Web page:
Are Women Covering Up More?
Here we see some interesting differences too. The "No Difference" responses are the majority across the board: so let's remember that for most it hasn't changed. However, where there have been changes perceived, men feel significantly more strongly that women in their family are more often covered up in public (+24%) than women do (+14%). Are Moslem women telling their families "Yes dear", leaving the house covered, and then ripping off the veil when they turn the corner, one wonders? No real difference by age, here (+18% and +19%). Class does matter: a net of +25% for ABC1s compares to a 13% for C2DEs. Tories have seen the least changes (+6%, compared to +16% for Lab and +17% for LibDems), and there has been much less difference in the North (+7%) than the Midlands (+22%) or the South (+25%).

Are Relations Getting Better?
Mostly people responded to this one that relations between Moslems and others were about the same: around the 50% mark for each group. Women were markedly more pessimistic, though (-10% vs -2% for men), as were those over 35 (-14% vs -8% for the younger group). Identical net figures for the two class groups, but Tories (-27%) much more strongly negative than Labour (-5%) or LibDems (-17%). Oddly enough, while the North and South are both negative (-16% and -12%), the Midlands are actually positive (+1%), suggesting that relations there have actually improved.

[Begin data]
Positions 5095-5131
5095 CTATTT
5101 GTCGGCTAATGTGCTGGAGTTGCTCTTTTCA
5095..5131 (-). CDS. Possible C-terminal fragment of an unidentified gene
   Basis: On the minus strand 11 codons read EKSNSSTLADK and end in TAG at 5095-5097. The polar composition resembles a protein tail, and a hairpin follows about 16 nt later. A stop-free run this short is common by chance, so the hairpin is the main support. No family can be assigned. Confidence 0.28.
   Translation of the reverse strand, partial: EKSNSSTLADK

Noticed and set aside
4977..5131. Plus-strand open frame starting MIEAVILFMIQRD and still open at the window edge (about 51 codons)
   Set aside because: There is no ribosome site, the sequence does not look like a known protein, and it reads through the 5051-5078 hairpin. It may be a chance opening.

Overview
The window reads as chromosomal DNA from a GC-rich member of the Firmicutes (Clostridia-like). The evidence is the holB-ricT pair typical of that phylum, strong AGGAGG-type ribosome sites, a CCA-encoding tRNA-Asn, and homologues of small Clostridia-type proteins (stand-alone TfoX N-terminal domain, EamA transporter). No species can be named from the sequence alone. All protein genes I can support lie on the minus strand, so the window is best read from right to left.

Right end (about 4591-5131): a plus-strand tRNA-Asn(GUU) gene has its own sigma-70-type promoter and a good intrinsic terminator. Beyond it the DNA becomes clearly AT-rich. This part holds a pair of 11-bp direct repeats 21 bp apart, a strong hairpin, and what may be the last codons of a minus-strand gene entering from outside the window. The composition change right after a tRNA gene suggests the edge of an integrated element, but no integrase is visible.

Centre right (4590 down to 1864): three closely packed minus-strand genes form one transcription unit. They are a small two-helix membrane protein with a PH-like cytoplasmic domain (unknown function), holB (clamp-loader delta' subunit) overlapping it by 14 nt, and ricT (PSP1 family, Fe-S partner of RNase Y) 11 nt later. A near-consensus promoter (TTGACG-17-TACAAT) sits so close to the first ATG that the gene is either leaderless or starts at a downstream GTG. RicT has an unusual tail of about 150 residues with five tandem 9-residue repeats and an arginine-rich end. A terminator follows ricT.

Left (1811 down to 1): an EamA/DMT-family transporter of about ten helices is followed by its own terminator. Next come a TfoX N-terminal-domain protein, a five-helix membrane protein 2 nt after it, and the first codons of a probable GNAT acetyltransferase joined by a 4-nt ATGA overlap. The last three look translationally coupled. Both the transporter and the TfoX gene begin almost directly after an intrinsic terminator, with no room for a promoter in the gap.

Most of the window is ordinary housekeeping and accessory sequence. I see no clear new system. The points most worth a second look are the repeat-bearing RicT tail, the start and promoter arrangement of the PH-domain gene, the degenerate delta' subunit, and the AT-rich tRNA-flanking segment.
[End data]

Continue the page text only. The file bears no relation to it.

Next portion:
I'll stop there, for now. I've got some more to do to this data set, and some pretty charts too, if I can get Blogger to co-operate. Tomorrow evening, if I can rouse up the courage.

What does this initial analysis tell me? A few things, I think.

First, we can't make assumptions about the thoughts of these groups. The women interviewed certainly don't appear to be taking a much softer view (although their answers about violence tend to be marginally less belligerent than the mens'). There certainly doesn't seem to be a major attack on Sharia from them. And let's note that this was done by phone, which is probably the most likely to get an unbiased response from this group (any fear of pressure from husbands is minimised by the fact that the husband can't hear the questions).

Second, there seem to be significant differences in perception between political groups (although there are many more Labour supporters in total). This is good news for Tories: support we're getting from this community appears to be based on a group with distinctive views, which may make it less under threat. However, some of the attitudes of the Labour and LibDem voters could raise some concerns in those parties...

And third, though we may find it difficult to understand, there is strong and genuine offense across the board caused by these cartoons: the only group where this figure drops below 80% of the respondents being offended is the Tories, and there it's in the high 70's. This isn't an argument for changing our views about the cartoons, by the way, but more one for better explanation of why free speech is in all of our interests. But that's for another day.

Links to this post:

Create a Link

<< Home